Gail Furman

Gail Furman


* Longtime psychologist based in New York City
* Protested against the Vietnam War in the 1960s
* Worked with the Mississippi “Freedom Summer” project that sought to register new black voters in 1964
* Served on boards of many left-wing foundations and organizations
* Served as a board member of the Democracy Alliance, a major funder of leftist groups and causes
* Died on April 17, 2019

Gail Furman was a psychologist in New York City, a wealthy political activist, and a well-known funder of leftist causes. She married, and later divorced, New York real-estate developer Jay Furman, who died in 2015. She was also the mother of Jesse Furman, a federal judge who was appointed to the U.S. District Court for the Southern District of New York by President Barack Obama, and Jason Furman, who served with the three-member Council of Economic Advisers under President Obama.

Born in 1946, Gail Furman was a native of Queens, New York. After graduating from Forest Hills High School, she obtained an undergraduate degree from the University of Michigan and a doctorate in psychology from New York University. During her student days, Furman was strongly opposed to the Vietnam War. “I was very angry if people didn’t burn their draft cards,” she told a New York Times interviewer in 2008. In 1964 Furman worked with the Mississippi “Freedom Summer” project which sought to register new black voters in that state. She also worked with the Head Start early-education program in Detroit, and she helped older students prepare themselves for their SAT exams.

In 1970, Furman opened a private practice as a social worker and psychotherapist helping troubled adolescents, a practice which she maintained until she retired. From 1973-90, she was also employed as a child psychologist at two of the most elite private schools in New York City, the Fieldston School and the Dalton School. And in the early 1990s, Furman was a founder of the Family Academy, an alternative public school in Harlem.

From 1994 to 2011, Furman was first a board member of, and later a consultant for, the Women’s Commission for Refugee Women and Children (now known as the Women’s Refugee Commission). This organization’s stated objective is to “improv[e] the lives and protec[t] the rights of women, children and youth displaced by conflict and crisis.” In her work with the Commission, Furman traveled to a number of foreign nations to assist people in refugee camps. Also during that period, she served a stint as an advisory board member for Human Rights Watch‘s “Children in Conflict” initiative.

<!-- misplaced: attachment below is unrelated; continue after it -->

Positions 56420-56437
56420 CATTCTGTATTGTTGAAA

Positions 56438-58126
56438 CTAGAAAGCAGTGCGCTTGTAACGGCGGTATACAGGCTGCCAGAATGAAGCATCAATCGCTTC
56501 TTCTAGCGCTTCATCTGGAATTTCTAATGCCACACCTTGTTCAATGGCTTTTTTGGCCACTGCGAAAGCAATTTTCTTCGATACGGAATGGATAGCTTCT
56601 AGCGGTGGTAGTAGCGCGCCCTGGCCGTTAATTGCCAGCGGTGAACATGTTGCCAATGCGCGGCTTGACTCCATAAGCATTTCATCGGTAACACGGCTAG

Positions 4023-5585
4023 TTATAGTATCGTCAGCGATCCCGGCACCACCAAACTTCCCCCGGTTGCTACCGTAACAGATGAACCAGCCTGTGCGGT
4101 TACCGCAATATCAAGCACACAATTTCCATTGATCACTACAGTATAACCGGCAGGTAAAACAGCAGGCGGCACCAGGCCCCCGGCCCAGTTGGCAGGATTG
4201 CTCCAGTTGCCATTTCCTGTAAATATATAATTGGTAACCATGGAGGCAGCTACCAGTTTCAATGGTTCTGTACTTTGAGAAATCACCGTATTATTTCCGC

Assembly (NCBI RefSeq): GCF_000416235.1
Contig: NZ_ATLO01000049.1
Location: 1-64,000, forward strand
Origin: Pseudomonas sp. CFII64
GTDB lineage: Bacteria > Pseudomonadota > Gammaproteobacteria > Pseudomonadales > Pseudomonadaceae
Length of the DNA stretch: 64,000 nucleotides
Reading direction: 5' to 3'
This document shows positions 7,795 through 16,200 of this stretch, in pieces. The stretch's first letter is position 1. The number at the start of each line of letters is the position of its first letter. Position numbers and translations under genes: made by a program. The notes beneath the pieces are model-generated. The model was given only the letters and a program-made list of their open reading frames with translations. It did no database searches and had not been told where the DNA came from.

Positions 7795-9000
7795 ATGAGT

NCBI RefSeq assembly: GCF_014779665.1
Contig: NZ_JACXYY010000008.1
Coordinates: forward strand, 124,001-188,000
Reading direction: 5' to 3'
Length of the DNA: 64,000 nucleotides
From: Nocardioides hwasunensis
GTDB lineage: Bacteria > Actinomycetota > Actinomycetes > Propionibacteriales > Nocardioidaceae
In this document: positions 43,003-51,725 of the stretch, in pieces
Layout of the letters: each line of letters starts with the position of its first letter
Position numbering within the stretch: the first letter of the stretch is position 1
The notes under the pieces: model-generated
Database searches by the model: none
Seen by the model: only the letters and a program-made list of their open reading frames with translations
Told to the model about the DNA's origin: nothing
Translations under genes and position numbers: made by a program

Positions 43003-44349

In 2000, Furman worked in Israel on a project that encouraged both Israeli and Palestinian children to draw pictures expressing their respective goals and aspirations. In connection with that initiative, she wrote the foreword for Harold Koplewicz’s Turbulent Times, Prophetic Dreams, a book which was released that same year.

Furman later said that after the 2000 presidential election, in which George W. Bush defeated Al Gore in a hotly disputed outcome, she “became very political.”

In 2004 Furman became a board member of the Democracy Alliance, a major funder of leftist groups and causes. In ’04 as well, she helped fund activist David Brock‘s launch of Media Matters for America, and she served on that organization’s founding board of directors. That same year, Furman actively supported General Wesley Clark’s unsuccessful campaign for the Democratic Party‘s presidential nomination, and she hosted a fundraiser for Clark at her home in Greenwich Village, New York.

In 2006 Furman helped fund the establishment of Vote Vets, a progressive organization of military veterans promoting a variety of leftist agendas. Also in ’06, she donated $20,000 to the Secretary Of State Project.

Over the years, Furman served variously on the directors’ boards and/or advisory boards of such organizations as the Brennan Center for Justice, Human Rights First, J Street, the Tides Foundation, Fundacion Amistad, and the Child Study Center of NYU Medical School, where she was a clinical assistant professor of psychiatry. In addition, Furman became a member of the Council on Foreign Relations.

In 2000, Furman established a New York-based philanthropy known as the Furman Foundation, to fund the activities of numerous leftist organizations. Through this foundation, where Furman served as president, she funneled large sums of money to such entities as the American Constitution Society for Law and Policy, the Brennan Center for Justice, the Center for American Progress, the Center on Budget and Policy PrioritiesFree PressHuman Rights FirstJ StreetMedia Matters For America, the Mi Familia Vota Education Fund, the People for the American Way Foundation, and the Tides Center.[1]

Moreover, Furman personally contributed money to the political campaigns of such notable Democrats as Cory Booker, Carol Moseley Braun, Sherrod Brown, Bill Clinton, Hillary Clinton, Howard Dean, Tammy Duckworth, Donna Edwards, Russ Feingold, Al Franken, Kirsten Gillibrand, Al Gore, Hakeem Jeffries, Joe Kennedy III, John Kerry, Jerrold Nadler, Barack Obama, Chellie Pingree, Jared Polis, Charles Rangel, Ken Salazar, Debbie Wasserman Schultz, Charles Schumer, Elizabeth Warren, and Anthony Weiner.[2]

Furman also made monetary donations to ActBlue, EMILY’s List,, and Planned Parenthood Votes, among others.

Furman died on April 17, 2019.

Further Reading:Gail Furman, Psychologist” (by Human Rights First); “Gail Furman a 2014 North Star Award Nominee” (by the North Star Fund); “More J-Street Revelations; Moneymen and More Soros Connections” (by Ed Lasky, American Thinker, 10-3-2010); “Gail Furman” (


  1. Left-Wing Foundations Lavish Millions on Media Matters” (Daily Caller, 2-17-12).
  2. “Gail Furman,” Open and

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